Letters, calls and emails: Rule-of-three approach to diagnosis is old hat

Dear Editor

I was interested by Dr Peter Davies’ article on controlling difficult asthma and in particular by the ‘GP rule of threes’, which I had not come across before (GP, 27 April).

The idea that the first time you see a patient you treat them, the second time you try something different and the third time you refer them seems a useful rule of thumb if you don’t know what you are doing or the patient is dissatisfied, but at the same time it represents a reactive style of practice that responds to the immediate problem and gets the patient out of the room quickly.

As our understanding of the science of general practice, and, in particular, the management of chronic disease, progresses I would hope that the GPs of the future increasingly master the art of making a management plan at the first encounter that outlines a sequence of future steps, which might lead to referral on consultation number three, but which might equally well include a number of other interventions and trials in pursuit of a solution.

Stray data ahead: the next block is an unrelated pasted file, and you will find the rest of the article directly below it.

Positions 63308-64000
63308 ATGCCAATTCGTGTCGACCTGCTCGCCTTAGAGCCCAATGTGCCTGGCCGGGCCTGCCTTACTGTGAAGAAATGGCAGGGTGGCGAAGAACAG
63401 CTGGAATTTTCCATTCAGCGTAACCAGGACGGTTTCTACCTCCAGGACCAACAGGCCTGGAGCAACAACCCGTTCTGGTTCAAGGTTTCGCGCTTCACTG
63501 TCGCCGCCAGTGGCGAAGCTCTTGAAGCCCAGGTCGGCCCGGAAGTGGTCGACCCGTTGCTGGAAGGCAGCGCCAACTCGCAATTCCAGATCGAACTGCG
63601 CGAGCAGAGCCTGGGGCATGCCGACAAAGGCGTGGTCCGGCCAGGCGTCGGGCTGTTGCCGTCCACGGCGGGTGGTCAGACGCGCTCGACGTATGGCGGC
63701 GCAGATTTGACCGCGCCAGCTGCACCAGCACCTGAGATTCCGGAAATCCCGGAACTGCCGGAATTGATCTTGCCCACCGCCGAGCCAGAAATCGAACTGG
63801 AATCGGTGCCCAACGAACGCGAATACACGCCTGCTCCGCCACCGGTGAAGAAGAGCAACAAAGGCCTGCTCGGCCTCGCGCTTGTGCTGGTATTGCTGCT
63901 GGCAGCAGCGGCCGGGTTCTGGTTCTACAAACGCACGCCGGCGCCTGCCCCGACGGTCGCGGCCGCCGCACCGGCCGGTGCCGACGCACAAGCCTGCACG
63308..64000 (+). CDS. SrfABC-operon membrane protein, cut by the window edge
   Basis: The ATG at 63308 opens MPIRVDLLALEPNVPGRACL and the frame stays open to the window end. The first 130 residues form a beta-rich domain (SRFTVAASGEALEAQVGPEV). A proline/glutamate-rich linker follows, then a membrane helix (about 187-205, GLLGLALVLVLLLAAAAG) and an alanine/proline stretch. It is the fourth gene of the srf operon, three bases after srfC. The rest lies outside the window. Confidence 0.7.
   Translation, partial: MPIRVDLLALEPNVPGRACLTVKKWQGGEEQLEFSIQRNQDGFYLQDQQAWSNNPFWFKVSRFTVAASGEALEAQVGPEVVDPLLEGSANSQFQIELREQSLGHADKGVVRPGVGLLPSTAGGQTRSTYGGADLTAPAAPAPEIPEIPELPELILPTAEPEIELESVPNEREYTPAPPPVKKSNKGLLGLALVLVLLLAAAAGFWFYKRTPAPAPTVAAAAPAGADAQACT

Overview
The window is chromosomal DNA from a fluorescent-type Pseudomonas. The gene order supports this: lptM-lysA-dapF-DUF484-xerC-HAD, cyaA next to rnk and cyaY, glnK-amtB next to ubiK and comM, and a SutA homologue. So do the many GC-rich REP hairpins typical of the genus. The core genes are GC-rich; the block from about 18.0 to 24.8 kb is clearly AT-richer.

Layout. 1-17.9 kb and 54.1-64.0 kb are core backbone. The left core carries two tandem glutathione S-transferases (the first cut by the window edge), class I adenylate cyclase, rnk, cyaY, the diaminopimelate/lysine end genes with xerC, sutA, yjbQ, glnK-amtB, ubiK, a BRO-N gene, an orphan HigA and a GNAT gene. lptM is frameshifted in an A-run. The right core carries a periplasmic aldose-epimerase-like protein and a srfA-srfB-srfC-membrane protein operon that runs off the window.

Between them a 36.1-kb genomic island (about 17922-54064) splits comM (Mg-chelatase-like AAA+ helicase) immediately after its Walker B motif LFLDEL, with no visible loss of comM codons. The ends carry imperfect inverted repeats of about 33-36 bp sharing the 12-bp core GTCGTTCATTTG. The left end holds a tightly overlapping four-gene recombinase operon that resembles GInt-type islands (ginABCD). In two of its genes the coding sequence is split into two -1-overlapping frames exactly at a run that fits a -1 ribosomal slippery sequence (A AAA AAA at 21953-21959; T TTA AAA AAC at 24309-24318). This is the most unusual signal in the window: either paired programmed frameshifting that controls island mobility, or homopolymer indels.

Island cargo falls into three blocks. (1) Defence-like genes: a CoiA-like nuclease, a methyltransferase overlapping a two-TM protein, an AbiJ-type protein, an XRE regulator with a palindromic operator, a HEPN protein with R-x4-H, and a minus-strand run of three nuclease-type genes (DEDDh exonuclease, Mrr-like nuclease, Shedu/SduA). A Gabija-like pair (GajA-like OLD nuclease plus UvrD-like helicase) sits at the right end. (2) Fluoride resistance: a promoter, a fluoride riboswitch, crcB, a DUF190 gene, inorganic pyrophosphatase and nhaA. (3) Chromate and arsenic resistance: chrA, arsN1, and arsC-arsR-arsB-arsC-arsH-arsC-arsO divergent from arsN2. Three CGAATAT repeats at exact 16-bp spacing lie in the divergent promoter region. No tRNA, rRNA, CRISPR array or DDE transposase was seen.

In asthma, certainly, there should be more than two attempts before the average GP feels obliged to refer the patient for specialist care.

Dr James Heathcote
Catford, south-east London

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